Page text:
Trade and Development Report 2011

Post-crisis Policy Challenges in the World Economy

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Reforms of financial regulations are progressing slowly and only at the national level, monetary system reform is limited. After an interlude that some considered as a return to Keynesianism, the orientation of macroeconomic policy, especially fiscal policy, is back to business as usual. This will hinder a sustained recovery of the world economy and open the door for new financial crises. Thus, the rethinking of policies and reshaping the financial and monetary system remain an urgent task. This publication makes concrete proposals on how, and in which priority areas, to advance with strengthening regulation of the financial sector and commodity markets, reform of the international monetary system, and the reorientation of fiscal policy.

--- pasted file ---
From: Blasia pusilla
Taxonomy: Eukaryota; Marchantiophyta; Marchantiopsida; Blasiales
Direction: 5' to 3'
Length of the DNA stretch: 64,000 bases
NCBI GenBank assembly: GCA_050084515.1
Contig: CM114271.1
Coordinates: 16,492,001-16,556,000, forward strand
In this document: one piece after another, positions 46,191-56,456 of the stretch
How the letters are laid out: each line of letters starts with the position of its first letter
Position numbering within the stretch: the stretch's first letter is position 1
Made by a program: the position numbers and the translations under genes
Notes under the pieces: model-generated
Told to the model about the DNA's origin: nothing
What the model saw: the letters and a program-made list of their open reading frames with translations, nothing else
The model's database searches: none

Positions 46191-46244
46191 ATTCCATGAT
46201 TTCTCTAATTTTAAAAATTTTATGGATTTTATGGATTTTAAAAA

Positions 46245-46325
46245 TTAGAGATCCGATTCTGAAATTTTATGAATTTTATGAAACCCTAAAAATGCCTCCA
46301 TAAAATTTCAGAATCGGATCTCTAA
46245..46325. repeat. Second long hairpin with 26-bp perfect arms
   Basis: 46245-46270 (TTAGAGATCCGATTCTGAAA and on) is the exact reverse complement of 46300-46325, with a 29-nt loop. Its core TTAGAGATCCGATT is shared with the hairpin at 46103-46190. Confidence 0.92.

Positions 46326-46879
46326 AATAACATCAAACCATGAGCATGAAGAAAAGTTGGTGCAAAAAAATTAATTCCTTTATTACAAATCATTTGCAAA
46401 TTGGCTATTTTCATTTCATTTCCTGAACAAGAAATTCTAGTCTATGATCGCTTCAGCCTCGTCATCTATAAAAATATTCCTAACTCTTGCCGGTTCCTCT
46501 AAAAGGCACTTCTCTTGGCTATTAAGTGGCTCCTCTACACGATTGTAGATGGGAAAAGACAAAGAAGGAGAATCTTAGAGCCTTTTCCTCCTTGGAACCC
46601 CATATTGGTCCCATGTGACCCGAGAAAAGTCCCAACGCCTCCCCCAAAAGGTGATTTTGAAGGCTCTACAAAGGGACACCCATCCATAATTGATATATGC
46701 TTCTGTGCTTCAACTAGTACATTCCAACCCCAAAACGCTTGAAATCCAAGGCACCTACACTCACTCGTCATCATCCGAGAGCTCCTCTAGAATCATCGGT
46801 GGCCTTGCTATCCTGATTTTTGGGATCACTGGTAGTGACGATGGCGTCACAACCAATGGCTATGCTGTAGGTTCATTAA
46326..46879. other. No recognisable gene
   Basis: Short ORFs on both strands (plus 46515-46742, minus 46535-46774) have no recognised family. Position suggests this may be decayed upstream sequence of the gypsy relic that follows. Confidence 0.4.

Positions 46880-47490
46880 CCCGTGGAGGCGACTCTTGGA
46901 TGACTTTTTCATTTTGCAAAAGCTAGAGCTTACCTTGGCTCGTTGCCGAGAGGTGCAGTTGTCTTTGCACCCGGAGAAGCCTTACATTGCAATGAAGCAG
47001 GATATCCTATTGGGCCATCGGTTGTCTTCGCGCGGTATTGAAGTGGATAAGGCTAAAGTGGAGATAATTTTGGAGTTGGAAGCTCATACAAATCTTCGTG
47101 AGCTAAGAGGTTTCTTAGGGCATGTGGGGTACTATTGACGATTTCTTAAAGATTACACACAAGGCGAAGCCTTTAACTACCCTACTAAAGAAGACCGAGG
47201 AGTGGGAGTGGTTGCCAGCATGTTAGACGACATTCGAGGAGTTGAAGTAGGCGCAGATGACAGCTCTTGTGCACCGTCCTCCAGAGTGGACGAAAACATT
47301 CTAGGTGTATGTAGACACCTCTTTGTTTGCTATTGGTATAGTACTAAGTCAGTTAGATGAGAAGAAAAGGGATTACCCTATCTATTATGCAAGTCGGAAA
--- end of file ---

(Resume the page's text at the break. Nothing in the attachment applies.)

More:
Economic integration and interdependence in the world today have reached an unprecedented level. As a result, the globalized economy cannot function for the benefit of all without international solidarity and cooperation. This was highlighted by the global financial and economic crisis that followed the collapse of big financial institutions, and it has underlined the need for developing approaches to new forms of global collaboration. The G-20, which has become a leading forum for international economic cooperation, successfully coordinated an immediate policy response to the crisis, or “Great Recession” as it is now called. Coordinated monetary policy easing by leading central banks marked the first step, with most members of the G-20 launching large fiscal stimulus packages as well as emergency support programmes to restore financial stability. The aggregate impact of these measures stopped the economic freefall and won policymakers an important first round in battling the crisis. However, despite intense discussions, little progress, if any, has been achieved in major areas that were also of concern to the G-20. These include financial regulation, inter alia for tackling problems related to the “financialization” of markets for many primary commodities, and, even more importantly, reform of the international monetary system for curbing volatile short-term capital flows that are driven mainly by currency speculation.


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